Volunteers invest in high school students’ lives
From early morning coffees to cross-country track parties, family dinners, committee groups, fundraiser planning, school play practices, Facebook updates, Bible studies, and weekly leadership meetings—it all adds up to a normal day for Emily Jenkins, who helps to support and train leaders with Young Life Ministries in Georgetown.
“When I try to explain the commitment of being a Young Life leader to people who are interested in becoming leaders,” explains Emily with a laugh, “I am always scared that I am going to run them off. Being a Young Life leader cannot be summed up in a number of hours to serve, certain events to attend, or specific tasks to complete. Being a Young Life leader is a lifestyle—it is an all-out, full-on, total commitment.”
The weekly club meetings, game nights, and Bible studies, though, all serve a deeper purpose of relentless, faithful relationship building with young people who are seeking to navigate the challenging transition from childhood to adulthood. Leaders choose to step into and invest consistently in the lives of these students and by doing so to provide a unique support system not only to the young people, but also to their families.
“I believe Young Life is an extremely unique ministry because the entire idea is to ‘chase’ after these kids relentlessly,” Emily says. “The whole thing is based on relationships. These young people long for someone to love them and to live life with them—we put in hours of life with these kids, and that impacts not only the kids but their families as well. When parents see what we are doing, they want to know more, and sometimes their lives change as a result.”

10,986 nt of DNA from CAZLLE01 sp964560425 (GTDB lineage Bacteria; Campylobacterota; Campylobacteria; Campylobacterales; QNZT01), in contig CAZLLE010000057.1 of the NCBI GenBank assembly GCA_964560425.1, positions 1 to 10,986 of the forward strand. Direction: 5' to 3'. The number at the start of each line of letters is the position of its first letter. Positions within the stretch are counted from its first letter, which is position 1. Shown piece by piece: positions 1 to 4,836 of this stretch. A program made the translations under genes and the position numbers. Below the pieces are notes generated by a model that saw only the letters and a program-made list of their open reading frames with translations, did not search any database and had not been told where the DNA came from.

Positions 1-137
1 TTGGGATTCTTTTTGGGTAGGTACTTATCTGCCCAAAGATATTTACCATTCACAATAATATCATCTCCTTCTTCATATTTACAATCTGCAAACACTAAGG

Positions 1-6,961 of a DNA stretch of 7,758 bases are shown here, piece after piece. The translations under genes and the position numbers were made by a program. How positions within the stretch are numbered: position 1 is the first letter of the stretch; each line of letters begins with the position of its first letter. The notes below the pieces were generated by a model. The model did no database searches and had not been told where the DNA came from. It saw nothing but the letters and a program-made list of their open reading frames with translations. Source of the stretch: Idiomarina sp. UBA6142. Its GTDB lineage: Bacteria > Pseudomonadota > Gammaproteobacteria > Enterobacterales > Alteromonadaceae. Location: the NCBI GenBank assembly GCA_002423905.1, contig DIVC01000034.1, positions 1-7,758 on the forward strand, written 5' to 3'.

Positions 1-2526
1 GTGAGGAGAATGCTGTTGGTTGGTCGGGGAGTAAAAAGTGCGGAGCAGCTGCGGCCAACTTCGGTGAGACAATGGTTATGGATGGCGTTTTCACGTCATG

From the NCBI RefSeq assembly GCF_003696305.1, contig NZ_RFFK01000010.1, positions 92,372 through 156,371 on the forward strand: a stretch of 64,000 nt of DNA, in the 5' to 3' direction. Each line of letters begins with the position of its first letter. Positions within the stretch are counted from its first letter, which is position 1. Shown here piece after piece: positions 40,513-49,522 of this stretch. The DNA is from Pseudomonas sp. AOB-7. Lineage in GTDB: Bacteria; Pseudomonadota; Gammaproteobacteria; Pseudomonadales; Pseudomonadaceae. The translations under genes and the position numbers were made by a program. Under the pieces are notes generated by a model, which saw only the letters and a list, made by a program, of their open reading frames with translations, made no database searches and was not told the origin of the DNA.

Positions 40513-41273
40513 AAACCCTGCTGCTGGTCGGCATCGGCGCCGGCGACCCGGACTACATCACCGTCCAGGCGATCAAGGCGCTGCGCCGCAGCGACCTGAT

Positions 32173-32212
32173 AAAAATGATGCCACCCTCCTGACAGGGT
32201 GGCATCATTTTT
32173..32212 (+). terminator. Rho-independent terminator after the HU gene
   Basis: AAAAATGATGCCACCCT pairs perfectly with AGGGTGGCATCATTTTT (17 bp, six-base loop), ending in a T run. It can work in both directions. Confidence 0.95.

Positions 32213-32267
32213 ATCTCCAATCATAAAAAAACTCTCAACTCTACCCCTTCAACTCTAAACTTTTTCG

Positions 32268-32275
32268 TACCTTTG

Impacted herself by Young Life as a high school student in Houston, Emily helped establish the Georgetown chapter of the national Young Life Network in 2011. Since then, the ministry has grown to include more than 80 Georgetown high school students who participate in the Monday night “club” meetings, Thursday morning Bible studies, and other activities each week.
“My vision for Young Life in Georgetown is that it will serve and benefit the community and care for every kid who lives here,” explains Emily, who also serves as a certified substitute history teacher within the Georgetown Independent School District. “I hope that every one of us who serves with it (Young Life) will be living examples that a life of faith in God is a full and wonderful life and that these kids can carry that truth into their families, colleges, and adult lives.”